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Beyond Home Remedy
Recipe: "An excellent balsame"

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Recipe: Gerard's Herball



An entry on tobacco (plant pictured below) from John Gerard’s The Herball (1597) discusses “witches” and “couseners” who would use the remedy for profit. That the entry addresses women specifically indicates that women would have owned or had access to Gerard's hefty volume (1).

 

Click the links within the transcription or at the right for more information on women's ownership, surgery, wisewomen, and witches.



Crispijn van de Passe. Hortus floridus. English. Utrecht, 1615

I do make hereof an excellent balsame to cure deepe wounds and punctures (2), made by some narrowe sharpe pointed weapon which balsame doth bring up the flesh from the bottome very speedily, and also heale simple cuts in the flesh according to the first intention, that is, to glewe or soder the lips of the wound together, not procuring matter or corruption unto it, as is commonly seene in the healing of wounds. The receipt is this, take oile of roses, oile of Saint Johns woort, of either one pint, the leaves of Tabaco stamped small in a stone mortar two pound, Boile them together to the consumption of the juice, straine it and put it to the fire againe, adding thereto of Venice Turpentine two ounces, of olibanum & masticke of either halfe an ounce, in most fine & subtill powder, the which you may at all times make into an unguent or salve (3) by putting thereto waxe and rosin to give unto it a stiffe bodie, which worketh exceeding well in maligne and virulent ulcers, as in woundes and punctures:  I sende this jewell unto you women of all sorts, especially to such as cure and helpe the poore and impotent of your countrie without rewarde (4) But unto the beggarly rabble of witches, charmers, & such like couseners (5), that regarde more to get money then to helpe for the caritie, I wish these fewe medicines far from their understanding, and from those deceivers whom I wish to bee ignoraunte herein.  But curteous gentlewomen, I may not for the malice I do beare unto such, hide any thing from you of such importaunce: and therefore take more that followeth, wherewith I have done very many and good cures, although of small cost, but regarde it not the lesse for that cause.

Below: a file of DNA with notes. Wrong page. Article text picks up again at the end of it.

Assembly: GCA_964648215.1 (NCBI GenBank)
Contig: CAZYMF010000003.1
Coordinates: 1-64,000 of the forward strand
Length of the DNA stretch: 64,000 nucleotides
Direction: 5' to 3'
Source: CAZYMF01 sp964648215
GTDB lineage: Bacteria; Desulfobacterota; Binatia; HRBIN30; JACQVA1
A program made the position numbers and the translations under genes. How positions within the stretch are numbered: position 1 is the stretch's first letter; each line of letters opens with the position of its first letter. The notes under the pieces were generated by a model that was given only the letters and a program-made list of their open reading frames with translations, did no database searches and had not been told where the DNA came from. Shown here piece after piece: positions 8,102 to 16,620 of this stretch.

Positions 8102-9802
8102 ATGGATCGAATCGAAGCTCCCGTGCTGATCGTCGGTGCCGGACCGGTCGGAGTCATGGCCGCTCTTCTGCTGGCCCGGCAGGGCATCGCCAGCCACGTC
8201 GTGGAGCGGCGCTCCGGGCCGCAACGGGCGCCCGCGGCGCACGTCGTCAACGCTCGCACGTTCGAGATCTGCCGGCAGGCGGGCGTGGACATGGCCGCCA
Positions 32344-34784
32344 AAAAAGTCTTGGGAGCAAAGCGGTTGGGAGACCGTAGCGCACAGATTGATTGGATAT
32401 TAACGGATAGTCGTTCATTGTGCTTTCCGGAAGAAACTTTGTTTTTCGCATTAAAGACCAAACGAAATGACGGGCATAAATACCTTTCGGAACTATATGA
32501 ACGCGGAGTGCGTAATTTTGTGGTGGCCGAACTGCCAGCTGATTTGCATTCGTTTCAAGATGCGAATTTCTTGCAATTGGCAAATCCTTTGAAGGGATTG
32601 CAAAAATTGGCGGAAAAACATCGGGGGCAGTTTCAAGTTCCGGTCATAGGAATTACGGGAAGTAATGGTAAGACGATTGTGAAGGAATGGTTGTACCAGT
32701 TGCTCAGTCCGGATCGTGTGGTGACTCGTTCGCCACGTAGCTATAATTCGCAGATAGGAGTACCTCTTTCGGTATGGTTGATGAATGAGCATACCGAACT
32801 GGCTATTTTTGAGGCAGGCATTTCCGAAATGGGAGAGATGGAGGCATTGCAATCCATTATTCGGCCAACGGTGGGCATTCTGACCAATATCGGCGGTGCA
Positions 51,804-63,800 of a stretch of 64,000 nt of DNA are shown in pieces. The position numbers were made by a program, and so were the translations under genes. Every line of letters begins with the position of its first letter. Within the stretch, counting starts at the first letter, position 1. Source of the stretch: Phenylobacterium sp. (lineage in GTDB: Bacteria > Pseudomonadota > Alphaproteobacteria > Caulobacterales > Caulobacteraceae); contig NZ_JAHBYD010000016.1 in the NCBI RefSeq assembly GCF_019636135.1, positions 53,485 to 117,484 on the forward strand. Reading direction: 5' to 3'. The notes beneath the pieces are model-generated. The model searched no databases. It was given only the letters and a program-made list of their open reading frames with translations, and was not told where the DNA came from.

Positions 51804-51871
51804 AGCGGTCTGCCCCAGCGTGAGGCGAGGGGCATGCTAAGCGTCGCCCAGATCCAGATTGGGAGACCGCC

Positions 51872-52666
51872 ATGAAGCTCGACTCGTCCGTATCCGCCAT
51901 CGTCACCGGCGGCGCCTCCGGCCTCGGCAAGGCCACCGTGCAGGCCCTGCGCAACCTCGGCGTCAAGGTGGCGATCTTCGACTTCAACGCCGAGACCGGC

Continue to recipe for A Plague Water >>
  Learn More

(1) Women's Ownership

(2) Surgery: Cures for "Deep Wounds"

(3) Paracelsian Salve: Women and Science

(4) Wisewomen: Unlawful Practices

(5) Witches: A "remedy" from Macbeth



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